- Ross mistreats the text, apparently because he finds it a "shock" and "no small surprise" (27) that Tristram cuts off Sir Breunor's head after defeating him (27). There is, however, no suggestion in the text that the narrator or the other actors are shocked or surprised. To Ross "it would seem that a chivalrous knight's task would be to defeat Sir Breunor and reform his castle, while sparing him and his lady. Sir Tristram should eliminate the custom of judicial murder that obtains at the Weeping Castle, not necessarily kill the keepers of it." (27) It is not clear that the standards implied by "it would seem" and "should" are those of Malory's text. Similarly, the reading of Boiardo relies on the question whether Ranaldo's violence is justified (40); yet it is not clear that either the question or the criteria by which it is answered arise from the text.
- Secondly, to make the point that customs challenge each other and have no justification outside themselves, Ross must suggest that all customs are seen to be equally valid. He attributes this idea to Spenser, arguing that Spenser's anxiety in the face of competing customs controls his presentation of courtesy. The scene between Calidore and Briana in the first canto of Book VI of The Faerie Queene, "gives prominence not just to the difficulty but to the uneasiness that accompanies the establishment of civility" (87). Spenser does at times register such unease. To establish the point in this instance, however, Ross exaggerates Calidore's action when he enters Briana's castle. He writes that when Briana challenges him, Calidore "is putting the castle to the sword" (86). Spenser writes that the castle inhabitants "About him flockt, and hard at him did lay; / But he them all from him full lightly swept, / As doth a Steare, in heat of sommers day, / With his long taile the bryzes brush away" (6.1.24), which is not the same thing as "putting the castle to the sword." Ross states that "chagrin takes hold of Calidore" (87). Calidore is "abashed" (6.1.26, quoted at p. 87) at Briana's accusation that he is unknightly, but if "chagrin" is to mean "ashamed" or "regretful" of what he has done, it seems far from Calidore's confident assertion in the same stanza that Briana and the foul custom are at fault and not himself. Calidore unabashedly asserts the wrongfulness of Briana's foul custom and implies, as Ross says, "that good customs, which characterize civility, preexist the evil efforts of Briana and her people to negate them" (87). But if one qualifies these readings at all, there is little of the "nervous anxiety" which Ross finds raised by the "question of customary behaviour" (87). Spenser presents the custom as foul.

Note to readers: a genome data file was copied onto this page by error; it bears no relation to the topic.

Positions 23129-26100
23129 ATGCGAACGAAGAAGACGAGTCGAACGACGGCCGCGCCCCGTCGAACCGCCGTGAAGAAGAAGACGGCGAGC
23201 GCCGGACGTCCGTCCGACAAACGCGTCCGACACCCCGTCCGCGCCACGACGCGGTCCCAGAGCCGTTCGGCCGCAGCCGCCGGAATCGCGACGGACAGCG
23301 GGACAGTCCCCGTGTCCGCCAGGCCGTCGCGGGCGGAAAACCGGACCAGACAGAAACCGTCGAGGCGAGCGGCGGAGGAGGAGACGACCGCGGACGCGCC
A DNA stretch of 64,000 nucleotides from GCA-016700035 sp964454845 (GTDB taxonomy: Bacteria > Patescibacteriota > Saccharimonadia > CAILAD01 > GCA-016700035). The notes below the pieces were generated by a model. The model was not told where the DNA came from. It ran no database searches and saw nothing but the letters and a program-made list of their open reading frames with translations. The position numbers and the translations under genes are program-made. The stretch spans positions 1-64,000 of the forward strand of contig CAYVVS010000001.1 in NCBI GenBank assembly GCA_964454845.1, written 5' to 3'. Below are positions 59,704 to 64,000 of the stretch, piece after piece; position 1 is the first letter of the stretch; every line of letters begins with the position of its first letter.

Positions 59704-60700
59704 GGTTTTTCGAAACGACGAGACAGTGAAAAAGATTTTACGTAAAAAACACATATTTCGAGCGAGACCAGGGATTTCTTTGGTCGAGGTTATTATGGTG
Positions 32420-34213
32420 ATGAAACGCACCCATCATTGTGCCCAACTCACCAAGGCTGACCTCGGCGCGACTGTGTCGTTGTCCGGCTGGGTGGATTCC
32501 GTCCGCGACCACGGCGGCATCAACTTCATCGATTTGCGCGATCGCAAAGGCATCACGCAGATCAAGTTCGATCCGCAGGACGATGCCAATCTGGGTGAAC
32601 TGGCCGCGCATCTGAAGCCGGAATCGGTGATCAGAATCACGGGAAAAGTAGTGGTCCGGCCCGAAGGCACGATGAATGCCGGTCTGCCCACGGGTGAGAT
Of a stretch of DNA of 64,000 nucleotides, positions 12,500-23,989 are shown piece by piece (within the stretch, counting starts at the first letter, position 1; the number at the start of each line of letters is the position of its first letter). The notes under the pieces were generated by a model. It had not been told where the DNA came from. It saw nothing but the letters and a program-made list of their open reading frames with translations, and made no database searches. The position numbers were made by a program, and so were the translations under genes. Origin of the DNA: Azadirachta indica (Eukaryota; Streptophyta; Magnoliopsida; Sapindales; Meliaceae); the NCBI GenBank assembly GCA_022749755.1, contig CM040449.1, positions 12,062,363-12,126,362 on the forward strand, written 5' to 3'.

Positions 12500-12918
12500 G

- Yet, despite these concerns, the book broaches an excellent subject and raises important ideas both generally and in the reading of individual episodes. The Custom of the Castle is good starting point for more detailed work.
Responses to this piece intended for the Readers' Forum may be sent to the Editor at EMLS@UAlberta.ca.
© 1997-, R.G. Siemens (Editor, EMLS).
(PB, LH, RGS, 15 September 1997)